Osteochondral Lesion of the Talus (OLT)
Tracey A. Littrell, DC, DACBR, DACO, CCSP
Published: September 2018
Journal of the Academy of Chiropractic Orthopedists
September 2018, Volume 15, Issue 3
This is an Open Access article which permits unrestricted use, distribution, and reproduction in any medium, provided the original work is properly cited. The article copyright belongs to the author and the Academy of Chiropractic Orthopedists and is available at: https://ianmmedicine.org. © 2018 Litrell and the Academy of Chiropractic Orthopedists.
AP Ankle Oblique Ankle
A 48-year-old female patient reported persistent mild ankle pain and stiffness to her chiropractor approximately 6 weeks following an incident she described as “rolling” her ankle when stepping off a curb. The patient’s activities of daily living were minimally impacted by her symptoms; she reported her symptoms as “annoying” and “achy” following walking.
The dorsoplantar (anteroposterior) and oblique ankle radiographs revealed an ovoid lucent defect with a well-defined inferior sclerotic border in the superior-medial talar dome; the lateral ankle radiograph revealed a subtle surface depression at the superior-posterior talus. No osseous fragmentation and no soft tissue edema was identified. A large calcaneal heel spur was noted at the insertion of the plantar aponeurosis.
Osteochondral lesion(s) of the talus (OLT) is an all-encompassing term for any injury involving both the subchondral bone and the articular cartilage of the talar dome, including bone bruise (contusion), osteochondritis dissecans, and osteochondral fracture.1 With such an expansive categorization, OLT may occur in up to 70% of acute ankle sprains and fractures.2 Prior to the availability of cartilage-sensitive advanced imaging procedures, OLT was often not recognized unless the radiographic findings were pronounced or the patient underwent surgery for complications associated with the causative injury. The most common cause of OLT is trauma, but congenital variants and malformations, ligamentous laxity due to connective tissue disease or prior trauma, and conditions or treatments that carry an increased risk for osteonecrosis are also known etiologies for OLT.2
The physician should have a high index of suspicion when a seemingly typical ankle injury doesn’t heal as she or he expected. Most patients with OLT report non-specific ankle region symptoms and few significant alterations of daily living activities. Patients most frequently report ankle swelling, stiffness, and/or weakness, particularly following prolonged activity, such as standing, walking, running, or other weight-bearing activities.1,2 Physical examination of the patient with OLT may be frustratingly non-specific, with many patients demonstrating poorly localized symptoms to palpation or provocative examination. Positive responses to anterior drawer tests, inversion and eversion testing, and findings of ligamentous laxity and hindfoot malalignment may be present, not necessarily as consequences of OLT, but as risk factors that proceed the ankle injury with the complication of OLT.1,2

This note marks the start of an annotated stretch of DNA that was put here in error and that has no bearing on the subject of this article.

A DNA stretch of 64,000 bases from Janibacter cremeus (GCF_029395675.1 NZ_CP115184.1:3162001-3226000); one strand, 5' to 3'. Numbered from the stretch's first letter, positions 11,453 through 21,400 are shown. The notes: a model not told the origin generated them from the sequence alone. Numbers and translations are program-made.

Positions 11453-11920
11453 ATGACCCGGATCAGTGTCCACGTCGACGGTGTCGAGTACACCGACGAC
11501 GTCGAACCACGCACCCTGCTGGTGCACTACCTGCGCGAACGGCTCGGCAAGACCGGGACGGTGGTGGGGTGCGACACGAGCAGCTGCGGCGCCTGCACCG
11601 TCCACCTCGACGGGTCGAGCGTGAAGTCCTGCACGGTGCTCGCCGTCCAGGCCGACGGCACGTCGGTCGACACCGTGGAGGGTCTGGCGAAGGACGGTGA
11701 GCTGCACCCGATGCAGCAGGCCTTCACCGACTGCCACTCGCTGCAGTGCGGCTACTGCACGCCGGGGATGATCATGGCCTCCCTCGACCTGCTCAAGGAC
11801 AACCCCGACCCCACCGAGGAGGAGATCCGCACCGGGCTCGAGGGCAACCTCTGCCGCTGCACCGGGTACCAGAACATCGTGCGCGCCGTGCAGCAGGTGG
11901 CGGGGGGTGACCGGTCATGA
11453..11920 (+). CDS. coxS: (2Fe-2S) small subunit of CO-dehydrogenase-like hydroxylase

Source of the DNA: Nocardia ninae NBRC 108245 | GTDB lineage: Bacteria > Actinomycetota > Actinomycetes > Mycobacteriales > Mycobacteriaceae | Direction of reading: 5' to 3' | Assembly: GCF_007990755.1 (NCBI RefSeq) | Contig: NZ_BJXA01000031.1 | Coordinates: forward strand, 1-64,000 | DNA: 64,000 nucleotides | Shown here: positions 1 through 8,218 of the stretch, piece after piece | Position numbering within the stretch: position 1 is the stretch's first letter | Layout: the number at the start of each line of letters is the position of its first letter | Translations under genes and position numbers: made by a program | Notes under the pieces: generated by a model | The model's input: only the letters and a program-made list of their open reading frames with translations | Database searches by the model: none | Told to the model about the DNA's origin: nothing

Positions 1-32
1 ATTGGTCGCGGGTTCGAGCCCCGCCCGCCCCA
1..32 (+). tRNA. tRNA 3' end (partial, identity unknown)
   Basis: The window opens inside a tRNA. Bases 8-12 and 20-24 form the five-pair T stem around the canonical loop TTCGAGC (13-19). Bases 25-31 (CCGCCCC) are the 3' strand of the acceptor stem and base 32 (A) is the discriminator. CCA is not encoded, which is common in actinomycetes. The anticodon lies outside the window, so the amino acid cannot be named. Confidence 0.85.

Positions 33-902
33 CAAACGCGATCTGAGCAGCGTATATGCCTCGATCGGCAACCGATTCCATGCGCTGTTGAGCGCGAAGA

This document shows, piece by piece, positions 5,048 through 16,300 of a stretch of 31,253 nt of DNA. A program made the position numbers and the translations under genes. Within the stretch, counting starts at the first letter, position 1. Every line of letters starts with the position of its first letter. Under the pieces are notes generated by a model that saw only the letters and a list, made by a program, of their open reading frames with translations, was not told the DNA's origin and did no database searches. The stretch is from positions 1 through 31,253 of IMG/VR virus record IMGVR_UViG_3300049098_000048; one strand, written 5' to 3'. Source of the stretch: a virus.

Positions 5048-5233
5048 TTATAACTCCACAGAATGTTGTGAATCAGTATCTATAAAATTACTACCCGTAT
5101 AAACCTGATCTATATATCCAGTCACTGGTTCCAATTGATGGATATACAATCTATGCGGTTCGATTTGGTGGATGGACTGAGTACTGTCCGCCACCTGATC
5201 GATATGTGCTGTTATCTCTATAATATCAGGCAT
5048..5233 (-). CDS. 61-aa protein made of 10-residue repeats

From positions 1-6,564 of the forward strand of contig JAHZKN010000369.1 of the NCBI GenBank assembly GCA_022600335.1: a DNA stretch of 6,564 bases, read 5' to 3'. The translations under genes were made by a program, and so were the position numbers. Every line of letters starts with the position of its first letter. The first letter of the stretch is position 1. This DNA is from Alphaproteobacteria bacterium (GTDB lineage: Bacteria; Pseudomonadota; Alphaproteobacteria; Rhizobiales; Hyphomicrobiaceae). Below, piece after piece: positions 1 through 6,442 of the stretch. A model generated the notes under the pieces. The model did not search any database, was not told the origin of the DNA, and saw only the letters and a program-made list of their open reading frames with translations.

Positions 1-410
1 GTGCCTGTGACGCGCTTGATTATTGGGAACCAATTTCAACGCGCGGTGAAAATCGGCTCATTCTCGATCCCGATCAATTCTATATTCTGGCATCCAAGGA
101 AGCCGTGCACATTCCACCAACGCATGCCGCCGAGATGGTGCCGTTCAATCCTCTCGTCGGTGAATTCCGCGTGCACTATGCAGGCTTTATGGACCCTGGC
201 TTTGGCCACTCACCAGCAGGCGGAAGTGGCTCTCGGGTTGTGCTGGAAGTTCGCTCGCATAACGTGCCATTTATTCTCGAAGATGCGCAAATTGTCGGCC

When OLT is suspected, well-positioned weight-bearing dorsoplantar (anteroposterior), oblique, and lateral radiographs are useful in revealing fracture, joint misalignment, and osteoarthrosis, but are not sensitive to OLT, with estimates of 50-70% of cases missed with radiographic evaluation.1,2 Computed tomography (CT) is an excellent tool for the assessment of cortical injury, comminution, osteophytes, and loose bodies; but CT fails to give the necessary details of cartilaginous injuries. Magnetic resonance imaging (MRI) is the procedure of choice for assessing suspected OLT. MRI is sensitive to bone marrow edema and cartilaginous trauma.
Treatment for OLT may be conservative or surgical. Conservative treatment with rest, restricted activities, joint immobilization, and weight-bearing as tolerated may be effective for up to half of asymptomatic patients. Surgical interventions consist primarily of bone marrow stimulation procedures for lesions with diameters less than 15 mm, and replacement procedures (cartilage autografts from the patient’s own knee), for larger lesions.1
As this patient’s OLT was symptomatic and her activities of daily living were impacted, she was referred for orthopedic surgical consultation and underwent an osteochondral autograft.
1. Posadzy, M., Desimpel, J. & Vanhoenacker, F.M. (2017). Staging of Osteochondral Lesions of the Talus: MRI and Cone Beam CT. Journal of the Belgian Society of Radiology, 101(S2), 1. DOI: http://doi.org/10.5334/jbr-btr.1377
2. Gianakos, A. L., Yasui, Y., Hannon, C. P., & Kennedy, J. G. (2017). Current management of talar osteochondral lesions. World Journal of Orthopedics, 8(1), 12–20. http://doi.org/10.5312/wjo.v8.i1.12